Gordon Barton (drums on 02. – 06., 08., 10.)
Rod Coombes (drums on 01., 07.)
John Entwistle (bass, vocals, piano, trumpet, synthesizer, french horn)
Peter Frampton (guitar on 01., 03., 05., 07.)
Jimmy McCulloch (guitar on 02., 03.)
Alan Ross (guitar on 02., 04, – 06., 09., 10. background vocals on 02., 08., tambourine on 08.)
Neil Sheppard (piano on 01., 05. organ on 05.)
Johnny Weider (violin on 10.)
Bryan Williams (trombone on 05.. 06., 10, organ on 10.)


01. Ten Little Friends 4.03
02. Apron Strings 3.48
03. I Feel Better 4.46
04. Thinkin’ It Over 3.12
05. Who Cares? 3.28
06. I Wonder 2.59
07. I Was Just Being Friendly 3.34
08. The Window Shopper 3.29
09. I Found Out 3.52
10. Nightmare (Please Wake Me Up) 6.25
Demo tracks:
11. I Wonder 2.55
12. All Dressed Up 2.56
13. Back On The Road 3.55
14. Countryside Boogie 4.34



More from John Entwistle:

John Entwistle01John Alec Entwistle (09 October 1944 – 27 June 2002)

Allman Brothers Band – Academy Of Music, New York (1972)

FrontCover1The Allman Brothers Band was an American rock band formed in Jacksonville, Florida in 1969 by brothers Duane Allman (founder, slide guitar and lead guitar) and Gregg Allman (vocals, keyboards, songwriting), as well as Dickey Betts (lead guitar, vocals, songwriting), Berry Oakley (bass guitar), Butch Trucks (drums), and Jai Johanny “Jaimoe” Johanson (drums). The band incorporated elements of blues, jazz, and country music, and their live shows featured jam band-style improvisation and instrumentals.

The group’s first two studio releases, The Allman Brothers Band (1969) and Idlewild South (1970) (both released by Capricorn Records), stalled commercially, but their 1971 live release, At Fillmore East, represented an artistic and commercial breakthrough. The album features extended renderings of their songs “In Memory of Elizabeth Reed” and “Whipping Post”, and is considered among the best live albums ever made.

Group leader Duane Allman was killed in a motorcycle accident later that year – on October 29, 1971 …  (wikipedia)


And here´s a pretty good bootleg (a soundboard recording) of the Allman Brothers after the death of Duane Allman.

A few month later, Berry Oakley was involved in a motorcycle accident in Macon, Georgia, just three blocks from where Duane Allman had his fatal motorcycle accident the year before. Oakley was driving around a sharp right bend of the road on Napier Avenue at Inverness when he crossed the line and collided at an angle with a city bus making the bend from the opposite direction. After striking the front and then the back of the bus, Oakley was thrown from his bike, just as Allman had been, and struck his head.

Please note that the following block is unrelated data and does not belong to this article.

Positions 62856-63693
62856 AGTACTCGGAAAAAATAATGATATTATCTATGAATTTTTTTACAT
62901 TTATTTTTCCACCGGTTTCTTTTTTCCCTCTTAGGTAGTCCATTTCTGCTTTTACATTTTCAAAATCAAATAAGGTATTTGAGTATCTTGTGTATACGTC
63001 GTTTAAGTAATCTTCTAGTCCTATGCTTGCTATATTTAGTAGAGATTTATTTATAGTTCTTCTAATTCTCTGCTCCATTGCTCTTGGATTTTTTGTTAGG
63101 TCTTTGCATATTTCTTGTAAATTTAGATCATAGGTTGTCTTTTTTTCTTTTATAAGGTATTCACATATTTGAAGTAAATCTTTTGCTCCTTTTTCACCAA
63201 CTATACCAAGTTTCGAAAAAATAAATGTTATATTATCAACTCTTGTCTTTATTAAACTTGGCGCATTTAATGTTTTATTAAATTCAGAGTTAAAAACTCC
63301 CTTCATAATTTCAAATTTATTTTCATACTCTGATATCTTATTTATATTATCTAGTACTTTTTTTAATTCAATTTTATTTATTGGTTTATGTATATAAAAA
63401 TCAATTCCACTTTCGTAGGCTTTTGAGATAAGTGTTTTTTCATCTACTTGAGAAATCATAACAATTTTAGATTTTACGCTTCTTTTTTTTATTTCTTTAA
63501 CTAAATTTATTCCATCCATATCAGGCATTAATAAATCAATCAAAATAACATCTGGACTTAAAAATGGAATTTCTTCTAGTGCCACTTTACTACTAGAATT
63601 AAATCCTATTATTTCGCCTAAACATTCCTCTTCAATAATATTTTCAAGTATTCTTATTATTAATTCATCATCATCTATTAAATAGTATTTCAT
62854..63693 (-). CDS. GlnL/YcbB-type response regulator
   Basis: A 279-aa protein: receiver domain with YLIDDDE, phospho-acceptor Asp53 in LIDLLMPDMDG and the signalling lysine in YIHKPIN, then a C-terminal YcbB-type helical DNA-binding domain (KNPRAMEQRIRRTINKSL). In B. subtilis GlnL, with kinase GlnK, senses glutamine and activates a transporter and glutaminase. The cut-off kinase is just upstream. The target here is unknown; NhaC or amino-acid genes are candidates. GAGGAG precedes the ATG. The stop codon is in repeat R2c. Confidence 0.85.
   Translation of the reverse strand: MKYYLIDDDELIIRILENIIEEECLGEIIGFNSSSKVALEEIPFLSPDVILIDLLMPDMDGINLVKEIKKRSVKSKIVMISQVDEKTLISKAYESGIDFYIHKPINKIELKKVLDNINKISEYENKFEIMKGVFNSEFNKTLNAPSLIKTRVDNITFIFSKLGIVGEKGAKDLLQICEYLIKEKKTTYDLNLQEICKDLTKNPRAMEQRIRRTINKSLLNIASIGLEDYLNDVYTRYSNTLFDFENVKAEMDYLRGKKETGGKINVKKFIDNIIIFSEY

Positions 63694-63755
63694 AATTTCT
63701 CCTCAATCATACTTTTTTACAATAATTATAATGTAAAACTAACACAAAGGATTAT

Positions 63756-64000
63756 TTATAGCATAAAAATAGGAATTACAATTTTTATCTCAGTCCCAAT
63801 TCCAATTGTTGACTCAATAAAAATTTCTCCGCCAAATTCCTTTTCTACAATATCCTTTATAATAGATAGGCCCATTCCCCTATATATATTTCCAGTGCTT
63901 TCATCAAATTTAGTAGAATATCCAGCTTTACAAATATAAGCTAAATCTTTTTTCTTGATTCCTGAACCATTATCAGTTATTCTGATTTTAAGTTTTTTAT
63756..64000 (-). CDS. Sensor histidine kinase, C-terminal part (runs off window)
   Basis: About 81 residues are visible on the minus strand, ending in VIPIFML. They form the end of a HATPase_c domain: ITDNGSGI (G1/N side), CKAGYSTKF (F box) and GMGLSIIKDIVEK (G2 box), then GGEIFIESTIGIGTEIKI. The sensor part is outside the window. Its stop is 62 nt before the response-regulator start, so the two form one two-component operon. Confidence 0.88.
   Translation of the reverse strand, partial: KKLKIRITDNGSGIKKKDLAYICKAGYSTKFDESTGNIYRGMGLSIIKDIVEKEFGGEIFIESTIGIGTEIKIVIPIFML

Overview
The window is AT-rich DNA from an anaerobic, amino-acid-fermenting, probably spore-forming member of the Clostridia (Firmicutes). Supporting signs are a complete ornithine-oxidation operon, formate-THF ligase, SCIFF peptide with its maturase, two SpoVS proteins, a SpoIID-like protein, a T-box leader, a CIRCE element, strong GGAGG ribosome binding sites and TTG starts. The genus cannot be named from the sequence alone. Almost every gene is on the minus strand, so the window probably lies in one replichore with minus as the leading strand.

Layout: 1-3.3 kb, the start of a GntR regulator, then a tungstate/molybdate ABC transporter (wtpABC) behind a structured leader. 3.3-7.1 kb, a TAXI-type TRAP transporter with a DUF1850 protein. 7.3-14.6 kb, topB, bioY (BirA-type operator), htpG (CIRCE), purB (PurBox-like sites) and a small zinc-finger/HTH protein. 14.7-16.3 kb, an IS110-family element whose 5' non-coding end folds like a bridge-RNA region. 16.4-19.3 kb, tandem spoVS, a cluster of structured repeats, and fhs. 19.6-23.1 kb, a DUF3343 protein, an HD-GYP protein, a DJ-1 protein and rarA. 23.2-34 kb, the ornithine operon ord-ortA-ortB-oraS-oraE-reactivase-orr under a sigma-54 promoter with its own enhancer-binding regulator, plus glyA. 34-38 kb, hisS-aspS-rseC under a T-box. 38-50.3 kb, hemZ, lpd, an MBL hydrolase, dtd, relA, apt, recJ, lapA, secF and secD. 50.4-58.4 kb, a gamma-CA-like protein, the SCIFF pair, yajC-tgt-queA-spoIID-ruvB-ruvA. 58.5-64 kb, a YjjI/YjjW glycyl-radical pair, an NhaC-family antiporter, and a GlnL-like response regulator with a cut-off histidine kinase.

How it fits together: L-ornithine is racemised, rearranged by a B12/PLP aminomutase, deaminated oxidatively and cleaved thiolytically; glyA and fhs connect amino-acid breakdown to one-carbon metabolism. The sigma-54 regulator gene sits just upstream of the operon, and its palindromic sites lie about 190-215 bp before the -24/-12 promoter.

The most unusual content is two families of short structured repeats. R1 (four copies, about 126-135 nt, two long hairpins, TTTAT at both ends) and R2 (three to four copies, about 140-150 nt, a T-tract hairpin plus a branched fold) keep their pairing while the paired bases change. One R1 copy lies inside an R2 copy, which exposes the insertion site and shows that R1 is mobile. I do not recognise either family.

Berry Oakley

Oakley said he was okay after the accident, declined medical treatment, and caught a ride home. Three hours later, he was rushed back to the hospital, delirious and in pain, and died of cerebral swelling caused by a fractured skull. Attending doctors stated that even if Oakley had gone straight to the hospital from the scene of the accident, he could not have been saved. He was 24 years old when he died, the same age as Allman. (by wikipedia)


Gregg Allman  (keyboards, vocals)
Dickey Betts (guitar)
Jai Johanny Johanson (drums, percussion)
Berry Oakley (bass)
Butch Trucks (drums)

Alternate frontcovers:

01. Statesboro Blues (McTell) 4.26
02. Done Somebody Wrong (Lewis/Robinson/James) 4.06
03. Ain’t Wastin’ Time No More (Allman) 5.19
04. One Way Out (Sehorn/James) 6.58
05. Stormy Monday (Walker) 8.22
06. Trouble No More (Morganfield) 3.46
07 You Don’t Love Me (Cobbs) 13.13
08. Whipping Post (Allman) 13.28



More from The Allman Brothers Band:


Rory Gallagher – Lausanne Radio (1972)

FrontCover1William Rory Gallagher (2 March 1948 – 14 June 1995) was an Irish blues and rock multi-instrumentalist, songwriter, and producer. Born in Ballyshannon, County Donegal,[3] and brought up in Cork, Gallagher recorded solo albums throughout the 1970s and 1980s, after forming the band Taste during the late 1960s. His albums have sold over 30 million copies worldwide.

Gallagher received a liver transplant in 1995, but died of complications later that year in London at the age of 47.

After the break-up of Taste, Gallagher toured under his own name, hiring former Deep Joy bass player Gerry McAvoy to play on Gallagher’s self-titled debut album, Rory Gallagher.

It was the beginning of a twenty-year musical relationship between Gallagher and McAvoy; the other band member was drummer Wilgar Campbell. The 1970s were Gallagher’s most prolific period. He produced ten albums in that decade, including two live albums, Live in Europe and Irish Tour ’74. November 1971 saw the release of the album Deuce.